• Range lifespan
    Status: captivity
    13.25 (high) months
  • Typical lifespan
    Status: wild
    4 to 12 years

How do they behave?

Water bears are able to survive in very extreme conditions, such as extreme temperatures, high levels of radiation, lack of water, and even the vacuum of space. They can do so by a biological response called cryptobiosis, specifically a type of cryptobiosis called anhydrobiosis. In the event of extreme conditions, these water bears become dehydrated, and stop development, activity, and metabolism. When conditions become better for survival, usually when water becomes available, the water bear can rehydrate and resume its normal behavior. They are able to stay in this inactive state for a long time, up to several years. One individual water bear has been reported becoming active again after being dormant for 120 years. (Jonsson, et al., 2008; Rebecchi, et al., 2007; Welnicz, et al., 2011)

How do they communicate with each other?

There is no information available on the communication methods or sensory methods of this species. Related species of water bears have been found to have sensory organs on their front end, and other species have receptors that can detect light. (Biserova and Kuznetsova, 2012)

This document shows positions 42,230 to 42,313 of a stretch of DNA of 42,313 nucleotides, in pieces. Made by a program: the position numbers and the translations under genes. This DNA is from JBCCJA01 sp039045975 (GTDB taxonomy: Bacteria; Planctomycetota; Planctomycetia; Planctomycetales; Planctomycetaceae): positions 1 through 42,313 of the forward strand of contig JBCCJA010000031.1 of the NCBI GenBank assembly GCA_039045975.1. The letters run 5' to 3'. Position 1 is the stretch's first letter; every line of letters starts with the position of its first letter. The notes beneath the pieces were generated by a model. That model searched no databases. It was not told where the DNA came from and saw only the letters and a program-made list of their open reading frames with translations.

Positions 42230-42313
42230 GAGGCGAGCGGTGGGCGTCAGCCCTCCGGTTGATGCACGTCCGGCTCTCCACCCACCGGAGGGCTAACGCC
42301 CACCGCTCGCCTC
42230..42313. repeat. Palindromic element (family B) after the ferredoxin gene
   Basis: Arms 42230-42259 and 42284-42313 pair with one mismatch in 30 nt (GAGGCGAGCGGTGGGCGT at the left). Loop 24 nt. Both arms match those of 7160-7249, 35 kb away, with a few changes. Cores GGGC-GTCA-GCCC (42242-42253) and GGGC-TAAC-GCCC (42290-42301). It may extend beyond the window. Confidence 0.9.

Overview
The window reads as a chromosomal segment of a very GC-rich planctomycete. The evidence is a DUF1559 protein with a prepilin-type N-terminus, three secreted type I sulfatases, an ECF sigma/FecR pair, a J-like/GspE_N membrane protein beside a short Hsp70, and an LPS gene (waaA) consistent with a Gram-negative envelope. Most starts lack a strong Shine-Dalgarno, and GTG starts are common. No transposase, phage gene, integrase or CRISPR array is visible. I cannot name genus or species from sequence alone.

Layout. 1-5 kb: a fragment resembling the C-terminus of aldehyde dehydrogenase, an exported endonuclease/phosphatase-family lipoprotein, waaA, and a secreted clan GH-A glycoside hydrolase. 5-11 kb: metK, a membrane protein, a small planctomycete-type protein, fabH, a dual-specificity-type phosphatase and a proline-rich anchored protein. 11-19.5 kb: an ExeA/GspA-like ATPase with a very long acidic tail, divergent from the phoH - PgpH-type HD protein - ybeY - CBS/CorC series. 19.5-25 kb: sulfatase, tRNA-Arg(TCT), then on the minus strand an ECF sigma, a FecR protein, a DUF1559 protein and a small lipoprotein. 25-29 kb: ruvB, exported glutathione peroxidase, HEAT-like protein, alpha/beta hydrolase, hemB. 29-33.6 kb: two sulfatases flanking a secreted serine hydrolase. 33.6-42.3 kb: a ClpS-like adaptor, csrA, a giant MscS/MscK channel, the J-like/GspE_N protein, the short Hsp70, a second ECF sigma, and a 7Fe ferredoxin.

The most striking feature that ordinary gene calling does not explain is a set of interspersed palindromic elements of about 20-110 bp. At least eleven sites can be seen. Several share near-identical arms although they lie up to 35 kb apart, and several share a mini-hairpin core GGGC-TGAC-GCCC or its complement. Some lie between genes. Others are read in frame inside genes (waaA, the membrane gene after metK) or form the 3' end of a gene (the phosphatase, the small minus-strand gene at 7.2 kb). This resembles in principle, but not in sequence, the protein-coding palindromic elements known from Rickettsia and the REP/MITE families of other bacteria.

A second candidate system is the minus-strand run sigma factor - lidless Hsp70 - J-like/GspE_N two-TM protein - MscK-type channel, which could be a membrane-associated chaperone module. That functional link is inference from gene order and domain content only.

What do they eat?

Water bears use their feeding tube to eat algae. They also may feed on lichens and moss. Other water bear species have been known to eat nematodes and rotifers, though this has not been seen in this species. (Glime, 2013a; Nelson and Marley, 2000; Pilato, et al., 2013; Schill, et al., 2011)

  • Plant Foods
  • bryophytes
  • lichens
  • algae

What eats them and how do they avoid being eaten?

No research has been conducted on known predators of this species.

What roles do they have in the ecosystem?

Ballocephala pedicellata is a parasitic fungus that uses this water bear species as a host. Both the fungus and water bear live and eat in the moss, so it is easy for the fungus to infect water bears and to use their body to reproduce within. (Glime, 2013b; Glime, 2013a; Pohlad and Bernard, 1978)

Commensal or parasitic species (or larger taxonomic groups) that use this species as a host